Tuesday, April 9, 2013

Can a "Federally Prohibited Person" still obtain a Massachusetts FID Card?

An applicant seeking to possess certain firearms in Massachusetts may obtain a Massachusetts Firearm Identification Card (FID) even if they have been previously convicted of certain offenses. Under state law, as long as at least five years have passed since the completion of the imposed sentence on certain non-violent felony offenses as either an adult or juvenile; convictions for the use, possession or sale of controlled substances; conviction of certain non-violent misdemeanors punishable by imprisonment for more than two years; or the conviction under any law relating to weapons or ammunition for which imprisonment may be imposed, the Commonwealth of Massachusetts shall issue the applicant a Firearms Identification Card.

However, an applicant with any criminal record should proceed extremely cautiously. Even though Massachusetts has issued an FID, the possession of a firearm by certain individuals convicted of the above offenses may still be federally prohibited from possessing firearms, and doing so is a crime punishable by up to ten years in federal prison.

Every time you purchase a firearm from a licensed dealer, the dealer will complete a form ATF 4473, and will perform a NICS check with the FBI to ensure you are not a "Federally Prohibited Person" as defined in the Brady Handgun Violence Prevention Act (18 U.S.C. § 922(g)). The information supplied on form ATF 4473 will be run through millions of electronic records in state and federal databases to see if the person trying to buy the firearm meets one of nine different categories of reasons for which federal law would prohibit them from being in possession of a firearm. Under federal law, the conviction of many of the crimes described above will create a permanent federal prohibition on firearms ownership.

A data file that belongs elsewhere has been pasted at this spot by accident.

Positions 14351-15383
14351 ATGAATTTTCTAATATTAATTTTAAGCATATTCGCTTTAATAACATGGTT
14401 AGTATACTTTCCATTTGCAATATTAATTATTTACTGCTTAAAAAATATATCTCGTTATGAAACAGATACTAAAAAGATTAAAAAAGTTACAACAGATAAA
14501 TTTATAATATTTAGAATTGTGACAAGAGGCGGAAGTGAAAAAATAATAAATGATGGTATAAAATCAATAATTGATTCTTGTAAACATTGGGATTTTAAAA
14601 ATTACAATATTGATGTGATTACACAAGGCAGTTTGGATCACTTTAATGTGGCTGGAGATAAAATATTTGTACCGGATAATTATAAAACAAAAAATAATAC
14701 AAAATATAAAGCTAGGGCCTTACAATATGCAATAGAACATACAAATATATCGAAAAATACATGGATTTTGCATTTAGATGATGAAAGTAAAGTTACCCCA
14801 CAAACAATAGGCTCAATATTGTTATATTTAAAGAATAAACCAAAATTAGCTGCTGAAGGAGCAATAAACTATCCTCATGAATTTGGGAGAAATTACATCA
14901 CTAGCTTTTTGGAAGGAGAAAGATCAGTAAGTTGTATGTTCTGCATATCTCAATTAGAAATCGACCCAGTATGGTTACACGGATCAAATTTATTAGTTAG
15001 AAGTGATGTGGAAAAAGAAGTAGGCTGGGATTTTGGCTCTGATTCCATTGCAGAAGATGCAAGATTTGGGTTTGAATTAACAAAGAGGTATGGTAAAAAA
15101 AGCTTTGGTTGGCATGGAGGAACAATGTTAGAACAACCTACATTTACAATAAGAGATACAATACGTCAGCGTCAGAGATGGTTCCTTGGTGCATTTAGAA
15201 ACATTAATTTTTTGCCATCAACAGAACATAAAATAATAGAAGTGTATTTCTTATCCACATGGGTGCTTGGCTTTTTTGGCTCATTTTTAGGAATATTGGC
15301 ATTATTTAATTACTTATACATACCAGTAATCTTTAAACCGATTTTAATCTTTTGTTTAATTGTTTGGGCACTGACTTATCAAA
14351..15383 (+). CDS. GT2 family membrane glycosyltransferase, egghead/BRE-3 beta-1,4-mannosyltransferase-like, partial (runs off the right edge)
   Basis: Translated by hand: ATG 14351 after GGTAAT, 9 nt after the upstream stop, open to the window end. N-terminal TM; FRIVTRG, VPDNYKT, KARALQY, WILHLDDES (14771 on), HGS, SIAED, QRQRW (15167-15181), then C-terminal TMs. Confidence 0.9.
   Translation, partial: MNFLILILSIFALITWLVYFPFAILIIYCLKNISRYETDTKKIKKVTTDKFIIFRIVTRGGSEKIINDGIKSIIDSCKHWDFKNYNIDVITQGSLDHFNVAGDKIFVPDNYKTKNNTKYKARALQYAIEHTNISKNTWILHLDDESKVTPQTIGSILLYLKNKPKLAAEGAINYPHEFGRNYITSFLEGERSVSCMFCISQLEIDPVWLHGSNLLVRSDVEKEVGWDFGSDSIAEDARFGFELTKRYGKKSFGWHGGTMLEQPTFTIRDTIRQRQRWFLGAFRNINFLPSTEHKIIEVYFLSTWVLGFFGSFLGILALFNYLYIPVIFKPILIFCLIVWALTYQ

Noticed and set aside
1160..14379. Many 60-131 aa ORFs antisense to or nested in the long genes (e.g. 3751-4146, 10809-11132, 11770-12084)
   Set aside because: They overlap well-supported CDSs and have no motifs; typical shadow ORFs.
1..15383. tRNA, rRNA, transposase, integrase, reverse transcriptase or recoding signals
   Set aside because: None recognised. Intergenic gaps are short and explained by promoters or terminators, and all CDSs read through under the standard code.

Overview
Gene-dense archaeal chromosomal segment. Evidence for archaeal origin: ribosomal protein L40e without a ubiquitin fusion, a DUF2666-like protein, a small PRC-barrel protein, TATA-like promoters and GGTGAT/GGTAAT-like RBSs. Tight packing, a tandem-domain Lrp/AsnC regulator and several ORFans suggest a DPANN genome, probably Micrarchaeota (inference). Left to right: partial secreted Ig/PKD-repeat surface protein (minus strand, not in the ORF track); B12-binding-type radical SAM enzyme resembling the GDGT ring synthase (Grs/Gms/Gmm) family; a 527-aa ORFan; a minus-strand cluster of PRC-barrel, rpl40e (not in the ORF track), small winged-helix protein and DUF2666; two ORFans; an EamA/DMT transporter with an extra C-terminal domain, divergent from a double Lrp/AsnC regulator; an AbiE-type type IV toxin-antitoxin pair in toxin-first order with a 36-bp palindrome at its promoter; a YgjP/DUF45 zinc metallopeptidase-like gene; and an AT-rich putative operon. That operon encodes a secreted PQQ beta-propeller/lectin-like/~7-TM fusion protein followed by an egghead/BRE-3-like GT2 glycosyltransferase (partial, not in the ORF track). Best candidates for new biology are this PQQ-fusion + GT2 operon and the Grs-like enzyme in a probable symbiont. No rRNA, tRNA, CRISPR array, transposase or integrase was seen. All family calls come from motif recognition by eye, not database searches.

Should the instant records check discover information which establishes you are ineligible to possess a firearm, your transaction will be denied (i.e., you can't purchase the gun), but the story does not end there.

A Brady denial means it is illegal for you to be in possession of any firearms, even those you already own at home, and even if you were able to obtain a Massachusetts FID Card. If you want to avoid possible seizure and forfeiture of your guns, get them into storage with either an FFL or transferred to a friend or relative who you know is legal to possess firearms and who agrees to hold them and not let you have them until your situation is resolved. You may need to memorialize this transfer on an FA-10 or E-FA-10, if you are in Massachusetts.

Once you get your guns safe and receive the statement of reasons for your denial, you should contact an attorney who is familiar with the field of firearms law.

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